Turkey Wants to Strengthen Wide-Ranging Ties

Turkey Wants to Strengthen Wide-Ranging TiesTurkey Wants to Strengthen Wide-Ranging Ties

Turkish Prime Minister Ahmet Davutoglu said his country's companies are keen on making mutual investments with Iranian counterparts to help boost bilateral trade to the $30 billion target.

Paying his first visit to Tehran after the removal of nuclear sanctions on Iran, Davutoglu made the statement in a joint press conference with Vice President Es'haq Jahangiri in Tehran on Saturday, IRNA reported.

The Turkish premier welcomed the lifting of sanctions on Iran following the nuclear deal between Tehran and world powers, which went into effect in January, saying it has removed obstacles for developing cooperation.

"Efforts to reach the $30 billion trade target were facing the barrier of sanctions," he said. "Today, with the removal of sanctions, the path is clear for [making] big investments in Iran."

Turkey maintained economic ties with Iran when it was under nuclear sanctions and kept buying crude oil from the country. However, Iran-Turkey trade of around $22b in 2012 declined sharply to less than half that by last year, as international sanctions on Tehran were tightened.

Davutoglu explained that in his meetings in Tehran, ways of strengthening wide-ranging relations between the two economies, especially in the fields of transit, energy and tourism, were discussed.  

"Iran is the gateway for Turkey to the [Persian Gulf] Arab states and Turkey is Iran's gateway to Europe," he said.

On the potential for energy cooperation, Davutoglu said Iran is a major energy producer and Turkey is a large consumer.

Turkey imports 10 billion cubic meters of natural gas from Iran annually, or about a fifth of its annual needs. The two sides are willing to double the amount, but price problems are a sticking point.

The prime minister also touched upon the huge capacities for tourism partnership, noting that Turkey is the sixth most popular tourist destination in the world and Iran is an "undiscovered treasure" for the world.

"Iran enjoys a rich culture, as great as its oil and gas sources," he said. "If Turkish experiences and Iranian attractions are combined, a big tourism hub will be created."

Davutoglu said Iran and Turkey may have different positions on regional issues, but if the two economies are strongly linked, they can easily heal their divisions and help bring peace and stability to the Mideast.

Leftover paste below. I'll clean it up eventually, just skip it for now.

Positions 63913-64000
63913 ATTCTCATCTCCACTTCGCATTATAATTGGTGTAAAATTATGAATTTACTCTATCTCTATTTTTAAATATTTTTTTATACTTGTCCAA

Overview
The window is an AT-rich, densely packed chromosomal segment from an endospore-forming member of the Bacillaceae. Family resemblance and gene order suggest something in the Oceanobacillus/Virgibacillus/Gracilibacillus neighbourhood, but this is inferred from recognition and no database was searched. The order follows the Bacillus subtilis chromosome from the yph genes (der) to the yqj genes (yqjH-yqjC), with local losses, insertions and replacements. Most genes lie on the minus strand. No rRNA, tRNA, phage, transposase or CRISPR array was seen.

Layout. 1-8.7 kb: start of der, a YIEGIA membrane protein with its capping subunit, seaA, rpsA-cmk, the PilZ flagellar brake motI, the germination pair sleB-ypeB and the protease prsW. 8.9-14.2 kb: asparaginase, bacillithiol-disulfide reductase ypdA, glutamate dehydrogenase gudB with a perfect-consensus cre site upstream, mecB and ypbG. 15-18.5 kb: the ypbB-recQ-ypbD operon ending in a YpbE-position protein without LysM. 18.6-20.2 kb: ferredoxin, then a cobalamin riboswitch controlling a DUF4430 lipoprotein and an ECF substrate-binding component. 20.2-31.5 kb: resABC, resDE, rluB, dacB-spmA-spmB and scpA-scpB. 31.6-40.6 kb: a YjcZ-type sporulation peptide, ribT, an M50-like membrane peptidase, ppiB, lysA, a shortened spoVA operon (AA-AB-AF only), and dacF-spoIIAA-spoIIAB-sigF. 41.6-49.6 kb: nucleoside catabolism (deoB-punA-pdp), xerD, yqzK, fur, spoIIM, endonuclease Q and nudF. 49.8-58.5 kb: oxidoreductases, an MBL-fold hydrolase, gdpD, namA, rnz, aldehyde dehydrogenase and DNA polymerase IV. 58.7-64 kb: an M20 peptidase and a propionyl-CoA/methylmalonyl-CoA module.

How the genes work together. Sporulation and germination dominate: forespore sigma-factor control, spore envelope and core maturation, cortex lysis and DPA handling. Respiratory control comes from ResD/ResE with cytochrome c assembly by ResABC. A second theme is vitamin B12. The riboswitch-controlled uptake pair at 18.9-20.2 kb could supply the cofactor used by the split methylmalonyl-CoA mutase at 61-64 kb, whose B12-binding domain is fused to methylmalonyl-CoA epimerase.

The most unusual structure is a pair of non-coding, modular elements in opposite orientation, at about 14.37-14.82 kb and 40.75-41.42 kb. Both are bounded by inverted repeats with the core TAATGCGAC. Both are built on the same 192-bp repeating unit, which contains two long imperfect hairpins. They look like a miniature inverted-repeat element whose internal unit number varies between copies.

"Tehran-Ankara cooperation would be very effective in ending sectarian strife in the region," he said.

  Shared Interest in Regional Stability

Jahangiri said the two sides have had constructive negotiations in the meetings held before the press conference with high-ranking officials, in which energy, transit, customs, banking and tourism cooperation were discussed in details.

The vice president also said a meeting of the joint economic commission will be held in Turkey within a month to help remove obstacles to enhancing cooperation.

On regional issues, Jahangiri said the Middle East is embroiled in  complex problems and described terrorist groups as a grave threat to regional security, which faces both Iran and Turkey.

"Although we have the same opinions on many issues, we may disagree on some problems too," he said. "We want to manage divisions and move toward regional stability."

Tehran and Ankara have different views on the war in Syria, as they back opposing sides in the five-year-old Syria conflict that has claimed hundreds of thousands of lives in the Arab country.

Turkey backs militants and insists that Syrian President Bashar al-Assad should not be part of the Arab country’s future. Iran says the decision on Assad’s fate is up to the Syrian people and supports the Syrian Army and its allies fighting militants. The visit comes days before another round of international peace talks on Syria is to be held on March 9 in Geneva.

Later in the day, Davutoglu met with President Hassan Rouhani and discussed bilateral relations and regional developments.

A high-ranking political and economic Turkish delegation led by Davutoglu arrived in Tehran on Friday night for a two-day visit.

Davutoglu is accompanied by ministers of economy, customs and trade, transport, communications and development, and other governmental officials and media people.

The Turkish premier was also scheduled to meet Iran's Foreign Minister Mohammad Javad Zarif.

The travel is the first high-level state visit to Iran since President Recep Tayyip Erdogan visited the country in April 2015.